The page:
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Published May 28, 2013, 09:43 PM

Next year Moorhead homeowners could be fighting the flood alone

Fargo, ND (WDAY TV)-- Turns out, homeowners in Moorhead could be fighting a flood next year on their own. Tonight, the city council passed what it's calling a "sandbag" policy.

Fargo, ND (WDAY TV)-- Turns out, homeowners in Moorhead could be fighting a flood next year on their own. Tonight, the city council passed what it's calling a "sandbag" policy.

Meaning, unless the Red River's deterministic flood outlook is at 42-point-5 feet, then, and only then, will the city consider offering sand and bags to homeowners.

Council members this evening went round in round in circles - voting twice before coming to a conclusion - to in fact move ahead with the new sandbag policy.

I spoke to a frustrated homeowner along the Red River who says he is fed up with the city.

This is the only place Billy Iverson has ever called home.

Billy Iverson- Riverfront Resident: "It's the 3rd generation that we've owned the property, it's like not even being in the city."

It's fair to say he's invested his blood, tears and sweat into this property. In fact, he was doing just that.

When we caught up with him during this years flood fight.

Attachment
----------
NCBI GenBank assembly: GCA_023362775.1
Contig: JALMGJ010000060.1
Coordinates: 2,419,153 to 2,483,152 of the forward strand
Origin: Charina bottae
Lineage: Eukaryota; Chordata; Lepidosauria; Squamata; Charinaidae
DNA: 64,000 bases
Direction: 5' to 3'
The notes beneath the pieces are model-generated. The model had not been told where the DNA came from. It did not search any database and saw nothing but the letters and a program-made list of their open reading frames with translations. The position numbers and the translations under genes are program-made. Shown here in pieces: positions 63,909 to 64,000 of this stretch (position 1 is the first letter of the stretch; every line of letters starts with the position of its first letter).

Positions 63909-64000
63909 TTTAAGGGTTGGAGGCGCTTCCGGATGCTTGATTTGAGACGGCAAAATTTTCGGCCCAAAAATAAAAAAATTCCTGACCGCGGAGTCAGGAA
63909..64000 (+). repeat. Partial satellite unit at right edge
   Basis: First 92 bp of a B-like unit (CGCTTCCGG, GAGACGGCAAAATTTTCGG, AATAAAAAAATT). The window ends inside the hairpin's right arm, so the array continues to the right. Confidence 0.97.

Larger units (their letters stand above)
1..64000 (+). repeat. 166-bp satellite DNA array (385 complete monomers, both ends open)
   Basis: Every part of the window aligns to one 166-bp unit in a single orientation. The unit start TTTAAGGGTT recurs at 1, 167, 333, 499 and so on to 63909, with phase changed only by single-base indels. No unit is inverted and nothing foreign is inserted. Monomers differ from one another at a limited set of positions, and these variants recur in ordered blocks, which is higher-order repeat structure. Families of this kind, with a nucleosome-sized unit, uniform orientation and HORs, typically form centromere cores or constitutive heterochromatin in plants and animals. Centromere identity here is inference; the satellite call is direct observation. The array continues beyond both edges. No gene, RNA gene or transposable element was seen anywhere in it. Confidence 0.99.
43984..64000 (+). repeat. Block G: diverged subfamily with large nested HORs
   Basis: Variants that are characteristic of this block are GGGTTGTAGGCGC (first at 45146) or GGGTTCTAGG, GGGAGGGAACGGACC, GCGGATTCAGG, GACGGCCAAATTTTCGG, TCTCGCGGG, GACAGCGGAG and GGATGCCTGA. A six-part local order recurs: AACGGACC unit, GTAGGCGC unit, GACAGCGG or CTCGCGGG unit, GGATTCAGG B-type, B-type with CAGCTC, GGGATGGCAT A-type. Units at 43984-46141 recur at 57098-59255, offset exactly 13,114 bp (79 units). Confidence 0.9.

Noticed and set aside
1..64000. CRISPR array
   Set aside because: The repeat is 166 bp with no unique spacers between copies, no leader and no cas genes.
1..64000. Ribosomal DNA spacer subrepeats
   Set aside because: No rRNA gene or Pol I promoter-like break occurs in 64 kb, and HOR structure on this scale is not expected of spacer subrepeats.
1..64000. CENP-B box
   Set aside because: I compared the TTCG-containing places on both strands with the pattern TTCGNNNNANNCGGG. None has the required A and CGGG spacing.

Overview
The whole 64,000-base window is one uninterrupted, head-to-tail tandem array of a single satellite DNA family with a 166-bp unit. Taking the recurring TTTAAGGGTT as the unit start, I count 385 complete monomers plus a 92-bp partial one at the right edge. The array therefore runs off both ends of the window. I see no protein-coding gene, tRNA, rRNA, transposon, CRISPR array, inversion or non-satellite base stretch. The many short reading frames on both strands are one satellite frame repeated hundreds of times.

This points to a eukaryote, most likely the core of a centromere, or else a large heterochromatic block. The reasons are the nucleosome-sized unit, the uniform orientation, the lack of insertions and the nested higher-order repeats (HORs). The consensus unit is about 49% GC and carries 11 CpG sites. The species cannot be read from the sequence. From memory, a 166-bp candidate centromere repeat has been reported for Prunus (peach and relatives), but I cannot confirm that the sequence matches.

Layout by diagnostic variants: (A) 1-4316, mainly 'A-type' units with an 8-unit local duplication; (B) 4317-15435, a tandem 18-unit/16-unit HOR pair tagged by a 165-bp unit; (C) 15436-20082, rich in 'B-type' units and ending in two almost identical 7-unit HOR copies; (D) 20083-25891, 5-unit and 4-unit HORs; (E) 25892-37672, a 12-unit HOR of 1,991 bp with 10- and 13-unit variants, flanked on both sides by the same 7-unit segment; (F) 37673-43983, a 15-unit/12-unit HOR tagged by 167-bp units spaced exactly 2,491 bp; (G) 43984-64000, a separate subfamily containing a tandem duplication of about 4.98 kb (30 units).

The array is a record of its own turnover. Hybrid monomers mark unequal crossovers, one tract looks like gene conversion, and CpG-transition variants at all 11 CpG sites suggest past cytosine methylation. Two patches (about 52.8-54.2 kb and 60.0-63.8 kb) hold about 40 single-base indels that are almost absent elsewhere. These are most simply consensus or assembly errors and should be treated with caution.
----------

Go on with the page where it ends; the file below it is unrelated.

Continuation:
Iverson: "I've said no four times to the buyout offer basically because I love it here and I want to stay."

Turns out in the next few weeks the city will be asking riverfront homeowners to pony up - once again. And that's something Iverson isn't too fond of.

Iverson: "I'd like to talk to Dennis Walaker and annex my house to Fargo."

He says his reasoning for such a bold statement is just.

Iverson: "The attitude over there is what can we do to help our citizens where as over here it's why should we help these guys."

City Council's latest decision - to offer sandbag assistance to homeowners only if the deterministic flood outlook is 42.5 feet or higher,

isn't Iverson's biggest concern, saying he as bagged without the city's help before.

Iverson: "We built our dike on our own before and we can do it again."

One thing is for certain - no matter what the city decides, Iverson isn't going down without a fight.

Iverson: "You're kind of between a rock and a hard place. These hidden agendas that they want everyone out of here, or not so hidden, it goes against my right to stay in my house."

Just to put this issue into perspective it will affect at least 60 some riverfront homeowners.

City Council is hopeful some of them will take a buyout.

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